Friday, 18 July 2008

More please from the likes of Rami G. Khouri

Ironically, the day I post about the lack of American voices on the Opinion pages, and tapping into the IHT's publishing partners, this piece in today's International Herald Tribune from IHT publishing partner The Daily Star's editor-at-large.

Instead of the piece being distributed by Agence Global, when will we see the foundation of something called IHT Global for this type of syndication?

SUDAN AND THE ICCWhose crimes against humanity?

Rami G. Khouri is editor-at-large of The Daily Star and director of the Issam Fares Institute for Public Policy and International Affairs at the American University of Beirut. Distributed by Agence Global.
We stand before a decisive moment, brought on by the call on Monday by a prosecutor at the International Criminal Court for a warrant to arrest the Sudanese president, Omar Hassan al-Bashir, on 10 charges of genocide, war crimes and crimes against humanity for his policies in Darfur. This is a moment of historical reckoning for the leaders and people of the Arab world. How they respond to this challenge may well determine whether the region collectively shows its desire to affirm the rule of law as its guiding principle, or moves deeper into the realm of dysfunctional, brittle and violent statehood.It is a classic example of how the Arab world is politically tortured and ethically convoluted by its twin status as both victim and perpetrator of various crimes and atrocities. Bashir is being accused and may be put on trial. But, on another level, many in the Middle East and elsewhere will ask if this move is a new form of racism and colonialism that applies different standards of accountability for different countries.The critics of the ICC should not be dismissed as hopeless despots, nor should the court's potential indictment of Bashir be dismissed as neocolonialism administered through the UN Security Council that asked for the investigation in the first place.The ICC's 10-page summary of Prosecutor Luis Moreno-Ocampo's request to arrest Bashir is well worth reading as a starting point for considering whether this move is appropriate or not.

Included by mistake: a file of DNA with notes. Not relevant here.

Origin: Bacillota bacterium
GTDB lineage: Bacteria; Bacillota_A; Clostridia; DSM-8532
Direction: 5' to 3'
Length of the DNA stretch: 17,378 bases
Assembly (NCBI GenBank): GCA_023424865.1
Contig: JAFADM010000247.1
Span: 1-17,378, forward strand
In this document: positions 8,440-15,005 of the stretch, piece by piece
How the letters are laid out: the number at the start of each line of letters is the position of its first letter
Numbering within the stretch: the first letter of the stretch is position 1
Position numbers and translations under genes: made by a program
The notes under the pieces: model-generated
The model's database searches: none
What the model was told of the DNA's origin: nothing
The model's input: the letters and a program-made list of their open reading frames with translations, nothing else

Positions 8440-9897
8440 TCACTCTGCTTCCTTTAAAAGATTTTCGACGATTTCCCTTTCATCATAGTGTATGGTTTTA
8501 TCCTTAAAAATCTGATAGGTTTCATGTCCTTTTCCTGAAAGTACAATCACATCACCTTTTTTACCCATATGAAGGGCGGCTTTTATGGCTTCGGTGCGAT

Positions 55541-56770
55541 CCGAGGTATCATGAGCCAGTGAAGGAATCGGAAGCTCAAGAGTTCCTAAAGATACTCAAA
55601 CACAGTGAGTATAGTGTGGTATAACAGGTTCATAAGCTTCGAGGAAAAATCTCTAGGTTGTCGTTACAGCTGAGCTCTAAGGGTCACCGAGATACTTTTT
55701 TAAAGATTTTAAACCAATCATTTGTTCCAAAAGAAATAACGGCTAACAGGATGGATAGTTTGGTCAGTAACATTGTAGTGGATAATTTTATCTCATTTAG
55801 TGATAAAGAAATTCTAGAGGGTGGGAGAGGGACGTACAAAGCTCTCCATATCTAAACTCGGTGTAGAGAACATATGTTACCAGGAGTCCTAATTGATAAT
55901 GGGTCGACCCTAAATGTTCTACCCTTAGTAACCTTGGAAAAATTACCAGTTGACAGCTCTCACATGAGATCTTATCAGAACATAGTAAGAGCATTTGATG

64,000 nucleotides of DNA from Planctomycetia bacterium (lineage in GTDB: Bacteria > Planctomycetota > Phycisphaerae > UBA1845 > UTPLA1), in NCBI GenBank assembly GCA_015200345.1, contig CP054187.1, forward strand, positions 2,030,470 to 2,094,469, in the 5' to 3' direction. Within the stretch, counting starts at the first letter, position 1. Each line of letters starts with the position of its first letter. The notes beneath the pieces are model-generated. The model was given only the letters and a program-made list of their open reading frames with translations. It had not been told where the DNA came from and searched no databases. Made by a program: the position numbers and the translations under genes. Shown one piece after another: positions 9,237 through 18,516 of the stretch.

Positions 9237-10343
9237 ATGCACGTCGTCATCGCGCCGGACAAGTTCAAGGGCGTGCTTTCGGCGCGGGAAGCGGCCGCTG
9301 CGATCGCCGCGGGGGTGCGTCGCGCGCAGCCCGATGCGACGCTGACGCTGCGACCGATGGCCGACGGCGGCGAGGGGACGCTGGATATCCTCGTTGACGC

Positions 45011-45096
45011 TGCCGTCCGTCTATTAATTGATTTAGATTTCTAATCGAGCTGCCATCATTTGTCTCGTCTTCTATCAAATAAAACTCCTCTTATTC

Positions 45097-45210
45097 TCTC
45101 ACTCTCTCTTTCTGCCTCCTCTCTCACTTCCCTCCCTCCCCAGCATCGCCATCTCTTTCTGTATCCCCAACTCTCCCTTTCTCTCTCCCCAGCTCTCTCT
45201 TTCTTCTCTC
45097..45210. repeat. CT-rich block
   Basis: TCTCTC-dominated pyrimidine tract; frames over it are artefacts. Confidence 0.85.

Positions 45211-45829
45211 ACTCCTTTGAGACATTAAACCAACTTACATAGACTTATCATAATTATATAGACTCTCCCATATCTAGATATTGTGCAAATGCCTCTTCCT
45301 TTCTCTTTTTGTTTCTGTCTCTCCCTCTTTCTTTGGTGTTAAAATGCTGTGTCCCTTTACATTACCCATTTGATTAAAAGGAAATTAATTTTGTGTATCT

The chilling details in the prosecutor's summary of the case revolve around charges that include acts of murder, extermination, forcible transfer, torture, rape, attacks on civilians and pillaging towns and villages. They state that Bashir "masterminded and implemented" a plan to destroy three of the largest ethnic groups in Darfur - the Fur, Masalit and Zaghawa - by using the armed forces, the Janjaweed militias, and the entire government apparatus, to specifically and purposefully target civilians.The charges state that over 35,000 people were killed and 2.7 million displaced, and refugee and displaced persons camps were also attacked and harassed, in a policy aimed at destroying these people as distinct groups or tribes. Rape has been a common tactic, they allege, with one third of rape victims being children.

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